After roughly 10 years of decline, the U.S. fertility rate reached a historic low in 2017. However, aggregate trends in fertility mask substantial heterogeneity across different demographic groups. Young women and unmarried women have seen the largest declines in fertility in recent years while women older than 30 and married women have actually experienced increases. In this paper, we explore the role of changes in unintended births in explaining fertility patterns in the U.S. from 1980 to 2017, with an emphasis on the fertility decline of the last decade. We begin by documenting heterogeneity in fertility trends across demographic groups, using data from the National Center for Health Statistics’ Natality Detail Files. We then use data from the National Survey of Family Growth to describe trends in unintended births and to estimate a model that will identify the maternal characteristics that most strongly predict them. Finally, we use this model to predict the proportion of births in the Natality Detail Files that are unintended. We find that 35% of the decline in fertility between 2007 and 2016 can be explained by declines in births that were likely unintended, and that this is driven by drops in births to young women.So some of the fertility decline is about choices but a lot is just technology.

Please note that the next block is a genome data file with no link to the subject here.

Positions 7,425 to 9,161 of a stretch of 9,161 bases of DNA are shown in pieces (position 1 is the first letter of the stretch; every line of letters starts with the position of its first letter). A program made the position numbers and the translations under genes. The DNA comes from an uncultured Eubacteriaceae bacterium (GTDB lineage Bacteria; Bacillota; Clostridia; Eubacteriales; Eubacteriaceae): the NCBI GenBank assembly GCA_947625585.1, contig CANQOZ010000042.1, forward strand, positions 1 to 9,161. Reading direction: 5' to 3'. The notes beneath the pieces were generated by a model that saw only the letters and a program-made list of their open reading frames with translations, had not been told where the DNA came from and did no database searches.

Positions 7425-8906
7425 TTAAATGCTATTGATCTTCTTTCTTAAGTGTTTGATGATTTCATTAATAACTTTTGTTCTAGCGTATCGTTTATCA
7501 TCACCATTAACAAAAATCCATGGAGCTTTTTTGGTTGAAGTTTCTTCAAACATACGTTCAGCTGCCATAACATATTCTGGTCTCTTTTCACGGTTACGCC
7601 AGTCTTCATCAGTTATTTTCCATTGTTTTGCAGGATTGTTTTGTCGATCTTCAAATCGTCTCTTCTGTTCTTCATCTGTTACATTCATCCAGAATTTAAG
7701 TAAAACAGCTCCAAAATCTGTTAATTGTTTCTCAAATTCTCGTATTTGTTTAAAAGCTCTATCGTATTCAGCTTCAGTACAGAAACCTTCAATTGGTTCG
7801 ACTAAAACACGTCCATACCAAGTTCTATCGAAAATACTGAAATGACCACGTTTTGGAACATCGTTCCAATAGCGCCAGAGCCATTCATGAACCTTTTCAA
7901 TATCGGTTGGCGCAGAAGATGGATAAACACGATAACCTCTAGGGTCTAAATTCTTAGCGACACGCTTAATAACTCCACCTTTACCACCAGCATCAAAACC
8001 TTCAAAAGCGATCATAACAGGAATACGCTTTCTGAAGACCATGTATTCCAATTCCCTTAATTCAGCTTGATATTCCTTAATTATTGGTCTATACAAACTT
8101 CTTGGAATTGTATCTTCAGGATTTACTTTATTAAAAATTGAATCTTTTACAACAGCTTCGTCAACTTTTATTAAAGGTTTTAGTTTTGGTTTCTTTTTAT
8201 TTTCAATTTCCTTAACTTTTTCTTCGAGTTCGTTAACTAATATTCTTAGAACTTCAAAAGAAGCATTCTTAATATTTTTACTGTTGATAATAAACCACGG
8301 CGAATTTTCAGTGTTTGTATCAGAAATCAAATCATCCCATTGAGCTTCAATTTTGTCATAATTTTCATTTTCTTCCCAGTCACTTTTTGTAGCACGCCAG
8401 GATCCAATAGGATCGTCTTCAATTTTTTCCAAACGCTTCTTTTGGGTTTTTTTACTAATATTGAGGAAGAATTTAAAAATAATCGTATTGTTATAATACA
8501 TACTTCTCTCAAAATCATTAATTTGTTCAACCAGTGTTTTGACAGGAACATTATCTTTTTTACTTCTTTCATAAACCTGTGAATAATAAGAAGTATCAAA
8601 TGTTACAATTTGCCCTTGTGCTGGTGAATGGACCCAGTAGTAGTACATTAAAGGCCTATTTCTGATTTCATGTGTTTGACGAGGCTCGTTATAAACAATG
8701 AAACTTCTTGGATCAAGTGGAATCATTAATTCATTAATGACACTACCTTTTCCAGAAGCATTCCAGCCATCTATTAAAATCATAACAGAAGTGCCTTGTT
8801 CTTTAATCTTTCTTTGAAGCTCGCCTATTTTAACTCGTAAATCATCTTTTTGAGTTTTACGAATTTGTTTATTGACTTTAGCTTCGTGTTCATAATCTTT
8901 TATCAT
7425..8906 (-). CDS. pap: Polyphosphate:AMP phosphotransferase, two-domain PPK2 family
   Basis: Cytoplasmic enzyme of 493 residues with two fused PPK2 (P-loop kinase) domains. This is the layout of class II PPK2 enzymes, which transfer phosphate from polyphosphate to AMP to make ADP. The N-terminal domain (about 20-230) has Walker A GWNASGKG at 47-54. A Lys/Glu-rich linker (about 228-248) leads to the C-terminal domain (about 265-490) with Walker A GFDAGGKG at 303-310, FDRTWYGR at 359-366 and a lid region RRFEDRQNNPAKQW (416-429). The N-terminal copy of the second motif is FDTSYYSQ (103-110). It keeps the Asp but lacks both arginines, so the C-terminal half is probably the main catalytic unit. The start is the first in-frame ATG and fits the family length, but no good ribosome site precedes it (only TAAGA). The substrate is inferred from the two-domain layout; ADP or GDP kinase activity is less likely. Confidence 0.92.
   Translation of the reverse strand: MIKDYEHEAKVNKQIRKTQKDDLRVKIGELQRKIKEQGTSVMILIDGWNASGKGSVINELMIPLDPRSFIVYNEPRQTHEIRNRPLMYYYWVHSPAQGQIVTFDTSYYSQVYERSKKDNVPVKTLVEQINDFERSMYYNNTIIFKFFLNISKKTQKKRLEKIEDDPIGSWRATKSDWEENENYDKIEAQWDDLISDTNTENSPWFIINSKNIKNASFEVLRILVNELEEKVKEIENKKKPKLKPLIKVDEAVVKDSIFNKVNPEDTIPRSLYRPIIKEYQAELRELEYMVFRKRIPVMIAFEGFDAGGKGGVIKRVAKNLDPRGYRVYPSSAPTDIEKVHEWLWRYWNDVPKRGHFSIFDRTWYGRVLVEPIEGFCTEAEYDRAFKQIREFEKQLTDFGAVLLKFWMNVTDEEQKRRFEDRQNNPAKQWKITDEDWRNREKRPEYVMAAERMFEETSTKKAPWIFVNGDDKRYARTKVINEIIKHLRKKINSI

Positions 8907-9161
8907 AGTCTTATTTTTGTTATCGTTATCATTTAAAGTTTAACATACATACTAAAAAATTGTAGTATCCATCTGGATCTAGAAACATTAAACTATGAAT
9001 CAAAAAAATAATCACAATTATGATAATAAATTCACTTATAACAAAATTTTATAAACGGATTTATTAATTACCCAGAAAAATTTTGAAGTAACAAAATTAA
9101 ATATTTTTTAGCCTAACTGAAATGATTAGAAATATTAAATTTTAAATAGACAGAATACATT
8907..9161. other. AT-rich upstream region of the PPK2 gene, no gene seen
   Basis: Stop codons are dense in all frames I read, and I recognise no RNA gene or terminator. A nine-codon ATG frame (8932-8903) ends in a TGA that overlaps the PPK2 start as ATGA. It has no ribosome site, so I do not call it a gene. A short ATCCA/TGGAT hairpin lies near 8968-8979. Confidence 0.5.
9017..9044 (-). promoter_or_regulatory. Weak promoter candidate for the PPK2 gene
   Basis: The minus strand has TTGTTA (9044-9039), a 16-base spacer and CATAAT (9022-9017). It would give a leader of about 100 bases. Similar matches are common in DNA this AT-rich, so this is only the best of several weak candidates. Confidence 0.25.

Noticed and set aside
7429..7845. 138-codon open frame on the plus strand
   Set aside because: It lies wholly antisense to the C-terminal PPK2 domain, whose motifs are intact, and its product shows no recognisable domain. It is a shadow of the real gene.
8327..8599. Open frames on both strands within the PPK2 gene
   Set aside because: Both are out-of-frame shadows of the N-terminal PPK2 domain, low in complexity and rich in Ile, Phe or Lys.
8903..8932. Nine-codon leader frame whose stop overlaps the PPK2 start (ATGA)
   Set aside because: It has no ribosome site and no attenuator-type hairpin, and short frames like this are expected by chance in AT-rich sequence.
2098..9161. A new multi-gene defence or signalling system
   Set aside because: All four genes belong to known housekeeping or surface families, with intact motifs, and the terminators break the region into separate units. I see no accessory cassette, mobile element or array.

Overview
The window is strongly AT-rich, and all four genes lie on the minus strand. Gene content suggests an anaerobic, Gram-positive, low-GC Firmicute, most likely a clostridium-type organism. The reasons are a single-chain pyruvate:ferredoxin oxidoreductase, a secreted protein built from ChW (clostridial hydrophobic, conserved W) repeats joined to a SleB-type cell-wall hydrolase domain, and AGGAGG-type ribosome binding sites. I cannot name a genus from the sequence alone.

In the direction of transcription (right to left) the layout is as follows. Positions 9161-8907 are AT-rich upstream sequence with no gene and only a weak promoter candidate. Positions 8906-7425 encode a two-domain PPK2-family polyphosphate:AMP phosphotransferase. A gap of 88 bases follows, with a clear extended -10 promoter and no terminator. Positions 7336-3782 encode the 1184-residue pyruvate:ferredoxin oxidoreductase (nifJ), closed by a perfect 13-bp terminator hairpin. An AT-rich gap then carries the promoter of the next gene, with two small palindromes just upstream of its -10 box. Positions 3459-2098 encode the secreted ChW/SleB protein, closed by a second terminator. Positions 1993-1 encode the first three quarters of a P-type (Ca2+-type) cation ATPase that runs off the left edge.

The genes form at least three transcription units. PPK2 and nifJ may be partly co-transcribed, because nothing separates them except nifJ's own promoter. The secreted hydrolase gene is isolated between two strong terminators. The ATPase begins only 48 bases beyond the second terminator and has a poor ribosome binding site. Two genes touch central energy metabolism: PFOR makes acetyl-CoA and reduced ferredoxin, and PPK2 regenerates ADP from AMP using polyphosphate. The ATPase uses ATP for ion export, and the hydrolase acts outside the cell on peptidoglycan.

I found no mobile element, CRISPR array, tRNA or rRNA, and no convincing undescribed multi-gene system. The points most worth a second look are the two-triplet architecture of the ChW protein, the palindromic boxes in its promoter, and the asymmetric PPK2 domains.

Thursday, February 7, 2019
Birth Control and Fertility Decline
As people worry about declining fertility and the aging population, these sociologists found that a major contributor to the decline is better birth control: